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OC-005 Does irritable bowel syndrome smell different from irritable bowel disease? A study of faecal volatile analysis in inflammatory bowel syndrome
  1. I Ahmed1,
  2. R Greenwood2,
  3. C S Probert1
  1. 1Department of Gastroenterology, University of Bristol, Bristol Royal Infirmary, Bristol, UK
  2. 2Department of Research and Development, University of Bristol, Bristol Royal Infirmary, Bristol, UK


Introduction Irritable bowel syndrome (IBS) is considered to be a functional disorder of gastrointestinal tract, the cause of which remains inadequately identified. Since there are no diagnostic markers, symptoms based criteria are currently used to confirm the diagnosis. Due to similar clinical presentation, it is yet a challenging task to distinguish it from inflammatory bowel disease (IBD) in both primary care and specialist settings. Volatile compounds are chemical which may be emitted from faeces and reflect the pathophysiological environment of the bowel. Understanding changes in their pattern could provide diagnostic information about various bowel disorders.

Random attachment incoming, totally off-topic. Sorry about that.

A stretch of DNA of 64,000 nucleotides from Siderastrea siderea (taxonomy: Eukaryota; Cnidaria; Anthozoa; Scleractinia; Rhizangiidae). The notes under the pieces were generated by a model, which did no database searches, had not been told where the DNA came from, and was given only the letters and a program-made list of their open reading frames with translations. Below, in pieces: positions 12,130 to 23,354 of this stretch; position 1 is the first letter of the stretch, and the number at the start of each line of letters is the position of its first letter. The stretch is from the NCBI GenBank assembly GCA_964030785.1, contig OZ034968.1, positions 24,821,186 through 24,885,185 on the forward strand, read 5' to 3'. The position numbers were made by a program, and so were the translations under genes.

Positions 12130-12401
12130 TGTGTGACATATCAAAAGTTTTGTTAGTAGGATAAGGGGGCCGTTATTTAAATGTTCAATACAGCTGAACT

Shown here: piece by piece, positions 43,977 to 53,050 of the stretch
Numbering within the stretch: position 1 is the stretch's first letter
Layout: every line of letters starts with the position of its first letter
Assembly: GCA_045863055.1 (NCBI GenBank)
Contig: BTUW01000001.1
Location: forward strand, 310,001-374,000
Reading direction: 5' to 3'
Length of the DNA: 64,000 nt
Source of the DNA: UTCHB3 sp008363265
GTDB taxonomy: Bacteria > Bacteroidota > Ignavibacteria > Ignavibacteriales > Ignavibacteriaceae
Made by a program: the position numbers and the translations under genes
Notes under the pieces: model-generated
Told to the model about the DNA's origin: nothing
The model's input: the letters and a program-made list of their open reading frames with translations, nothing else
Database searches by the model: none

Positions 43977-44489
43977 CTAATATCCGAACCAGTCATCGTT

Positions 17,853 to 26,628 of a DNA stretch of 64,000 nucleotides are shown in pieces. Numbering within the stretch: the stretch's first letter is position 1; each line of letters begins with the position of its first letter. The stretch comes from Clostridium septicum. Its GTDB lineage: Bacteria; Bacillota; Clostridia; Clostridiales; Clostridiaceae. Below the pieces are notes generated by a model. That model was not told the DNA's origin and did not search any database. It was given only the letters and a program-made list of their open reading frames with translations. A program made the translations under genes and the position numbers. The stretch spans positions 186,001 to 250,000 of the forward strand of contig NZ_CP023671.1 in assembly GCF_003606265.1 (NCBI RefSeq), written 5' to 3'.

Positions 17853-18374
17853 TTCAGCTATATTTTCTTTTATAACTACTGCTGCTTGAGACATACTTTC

Methods We aimed to analyse the faecal volatile pattern of patients with diarrhoea predominant IBS and compare it with IBD.

We studied 90 individuals, 20 from diarrhoea predominant IBS, 50 from active IBD (CD=25, UC 25), and 20 from healthy individuals. Diagnosis of IBS was confirmed using symptoms based criteria (Manning, Rome III) while all individual with IBD had histological diagnosis. Fresh samples were aliquoted in 10 ml vials and faecal volatile were extracted using solid phase micro-extraction fibre injected into the head space and were analysed by gas chromatography/mass spectrometery. Volatile compounds were identified using NIST library and manual visualisation using fragmentation pattern.

Results From 400 VOCs identified, 25 were selected using univariate analysis at 0.007 significant level. These were used in forward stepwise entry analysis to construct a predictive model which showed significant value in separating IBS from active IBD and healthy controls. On cross-validation, the IBS: IBD model remains significantly stable: 90% of patients were correctly diagnosed. This model has sensitivity of 95% and NPV 90%.

Conclusion These interim results show that VOCs may be used to distinguish IBS from IBD and either from healthy controls. Further data will provide more information to identify this group more clearly from IBD and allow us to further validate this model.

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